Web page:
I know we want to point fingers and lay blame and separate ourselves from each other. The Canadian immigration website crashed Tuesday night. I saw many people posting about Australia. I, myself, thought maybe now would be a good time to go to Ireland, which has been singing a siren song to me for years. Calexit was looking good to me. The truth is, though, I would never leave right now. We need to stay and work this out, and we will not get there in fear. We will not get there by labeling half our country as insane. We will not get there by only worrying about our own families and our own lives. We are each other’s keepers and we have not been doing a good job. We have not been hearing each other, but my God, we are hearing each other now. Don’t scream into the void. Don’t join the hatred and rage. Try not to label and villainize people, it won’t help anyone. Try to understand, try to listen, try to hope. Take action where you can, and where you feel called to do so. Fight for the things that are meaningful to you, speak out whenever you see someone or something that insults your soul. Treat your neighbor as the family member she is. Understand that we are one people on one planet, and no one can change that or take that from us. Where you don’t understand that, pause and reflect. You get to decide how you’re going to rise up in this situation, and who you’re going to be. We’ve had dark days in our country before, and we will get through this together.

 

Sending you love, and a big hug,

 

Ally Hamilton

 

If you need help coming back to center, try these classes:

https://yogisanonymous.com/videos/meditation-intro-to-meditation-ally-hamilton-2586

https://yogisanonymous.com/videos/meditation-complete-breath-for-peace-john-sahakian-3097

https://yogisanonymous.com/videos/meditation-blessing-of-connection-sifu-matthew-cohen-2880

Make the Right List

Find-a-place-insideSo much of our ability to be at peace and to live life in a way that feels good, has to do with what we feed, and what we release. I have these two relatives, and I’ll call them uncles, although they aren’t uncles. One of them is the kindest, sweetest, most loving, joyful, affectionate, fun, generous person you’d ever want to meet. If you sit down next to him at a family function, he will share with you a list of all the amazing things you’ve ever done in your life from the time you were four, to the present. He will talk to you about the joy you’ve brought to his life, and how he knew you were special from the moment he laid eyes on you. You will tell him how much you love him, what an important person he is in your life, and how grateful you are that he is your uncle. You will want to make sure that he knows this. The family function will fly by, and you will leave feeling grateful and full and happy and inspired.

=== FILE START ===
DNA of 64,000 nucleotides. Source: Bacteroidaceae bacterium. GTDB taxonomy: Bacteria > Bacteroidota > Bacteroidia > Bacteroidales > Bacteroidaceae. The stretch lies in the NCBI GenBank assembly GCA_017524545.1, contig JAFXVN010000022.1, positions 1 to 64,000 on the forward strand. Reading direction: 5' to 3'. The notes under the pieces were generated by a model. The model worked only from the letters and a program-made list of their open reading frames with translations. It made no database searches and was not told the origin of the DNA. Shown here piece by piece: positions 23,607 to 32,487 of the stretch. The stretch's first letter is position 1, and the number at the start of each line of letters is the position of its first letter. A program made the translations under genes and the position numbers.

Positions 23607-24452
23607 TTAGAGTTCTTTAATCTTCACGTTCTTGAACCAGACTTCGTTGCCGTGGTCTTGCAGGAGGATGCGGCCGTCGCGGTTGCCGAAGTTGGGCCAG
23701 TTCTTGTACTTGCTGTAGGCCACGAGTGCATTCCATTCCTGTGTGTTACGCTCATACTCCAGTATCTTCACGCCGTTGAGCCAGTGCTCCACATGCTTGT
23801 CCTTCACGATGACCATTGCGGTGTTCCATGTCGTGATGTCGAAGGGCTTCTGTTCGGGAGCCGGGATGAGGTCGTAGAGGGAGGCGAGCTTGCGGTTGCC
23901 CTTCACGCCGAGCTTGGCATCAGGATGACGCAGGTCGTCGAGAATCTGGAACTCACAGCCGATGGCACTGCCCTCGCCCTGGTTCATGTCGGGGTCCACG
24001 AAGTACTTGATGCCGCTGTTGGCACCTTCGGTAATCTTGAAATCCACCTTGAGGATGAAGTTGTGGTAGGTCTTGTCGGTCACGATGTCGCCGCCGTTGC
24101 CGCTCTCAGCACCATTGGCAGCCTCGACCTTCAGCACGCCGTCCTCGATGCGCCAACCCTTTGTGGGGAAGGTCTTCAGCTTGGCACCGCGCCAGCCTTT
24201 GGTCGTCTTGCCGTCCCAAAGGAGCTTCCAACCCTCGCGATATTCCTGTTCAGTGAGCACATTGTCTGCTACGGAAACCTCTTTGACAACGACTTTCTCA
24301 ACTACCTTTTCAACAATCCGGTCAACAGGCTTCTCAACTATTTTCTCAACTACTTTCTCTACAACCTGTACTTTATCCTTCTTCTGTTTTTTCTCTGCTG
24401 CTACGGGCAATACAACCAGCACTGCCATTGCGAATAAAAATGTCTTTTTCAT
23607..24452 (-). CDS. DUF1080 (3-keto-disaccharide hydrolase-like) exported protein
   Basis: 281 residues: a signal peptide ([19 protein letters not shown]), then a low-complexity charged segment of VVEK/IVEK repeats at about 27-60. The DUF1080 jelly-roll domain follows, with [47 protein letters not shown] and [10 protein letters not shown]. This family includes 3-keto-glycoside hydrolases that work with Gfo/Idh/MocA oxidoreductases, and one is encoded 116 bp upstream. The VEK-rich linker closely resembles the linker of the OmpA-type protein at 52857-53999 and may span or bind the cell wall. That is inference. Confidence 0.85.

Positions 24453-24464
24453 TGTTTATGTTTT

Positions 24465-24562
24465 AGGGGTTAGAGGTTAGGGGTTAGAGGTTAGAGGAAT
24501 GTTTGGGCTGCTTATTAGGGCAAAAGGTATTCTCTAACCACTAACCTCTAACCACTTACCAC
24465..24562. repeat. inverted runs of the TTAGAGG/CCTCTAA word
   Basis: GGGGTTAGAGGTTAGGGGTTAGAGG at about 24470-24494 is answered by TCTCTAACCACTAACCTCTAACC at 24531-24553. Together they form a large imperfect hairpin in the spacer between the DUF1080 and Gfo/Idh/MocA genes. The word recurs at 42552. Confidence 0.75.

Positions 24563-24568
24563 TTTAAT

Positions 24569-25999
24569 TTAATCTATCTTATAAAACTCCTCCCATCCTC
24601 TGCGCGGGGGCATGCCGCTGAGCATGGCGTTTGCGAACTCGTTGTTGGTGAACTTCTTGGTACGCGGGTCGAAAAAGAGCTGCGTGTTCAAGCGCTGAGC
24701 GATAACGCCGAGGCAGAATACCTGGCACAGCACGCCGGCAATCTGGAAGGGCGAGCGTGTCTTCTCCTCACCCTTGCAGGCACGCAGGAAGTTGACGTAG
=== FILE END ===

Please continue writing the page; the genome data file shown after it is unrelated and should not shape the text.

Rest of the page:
The other uncle, though, he’s a different tune altogether. If you sit down next to him, he will present you with a list of all the ways you, and every member of the family, have disappointed him over the years. If he adds alcohol to the mix, which he almost always does, he will even go back generations, and share a list of ancestral wrongs that predate you, him, and everyone you know. He will do this because he makes a hobby out of should. He’s something of an expert on what people should and should not do. If you let him, he will involve you in his should, and try to get you to should on yourself and everyone else. By the end of the family function you will feel drained and angry at the relative who did the seating arrangement.

These are two actual but disguised relatives in my family, but I’ll bet they mirror people in your own life. I’ve been watching this for years, and the kind uncle is living a life that is happy and fulfilled and full of family, while the other uncle is isolated and often feuding with family members, or writing them off altogether. He’s missed decades of time with certain cousins because he wasn’t speaking to their parents, but for him, this just adds fuel to the fire. Now he can be angry that these children were not brought to him as they grew up, and therefore do not know him, or have any real bond with him today.

The thing is, it’s really a choice. We all have heartaches and disappointments, ways we were let down, or in some cases neglected, abandoned, or abused. You know how the lotus flower grows in mud and muck, but emerges out of that as this gorgeous, white, stunning bloom? The same is true for people. We all have our mud and our muck, and it’s up to us to grow beauty out of the pain, or to wallow in it. Of course we can hold up our muck and show everyone how awful it is. We can excuse our poor choices or crappy behavior on the mess we’re coming out of, or we can get busy strengthening ourselves, and reaching toward the sunlight.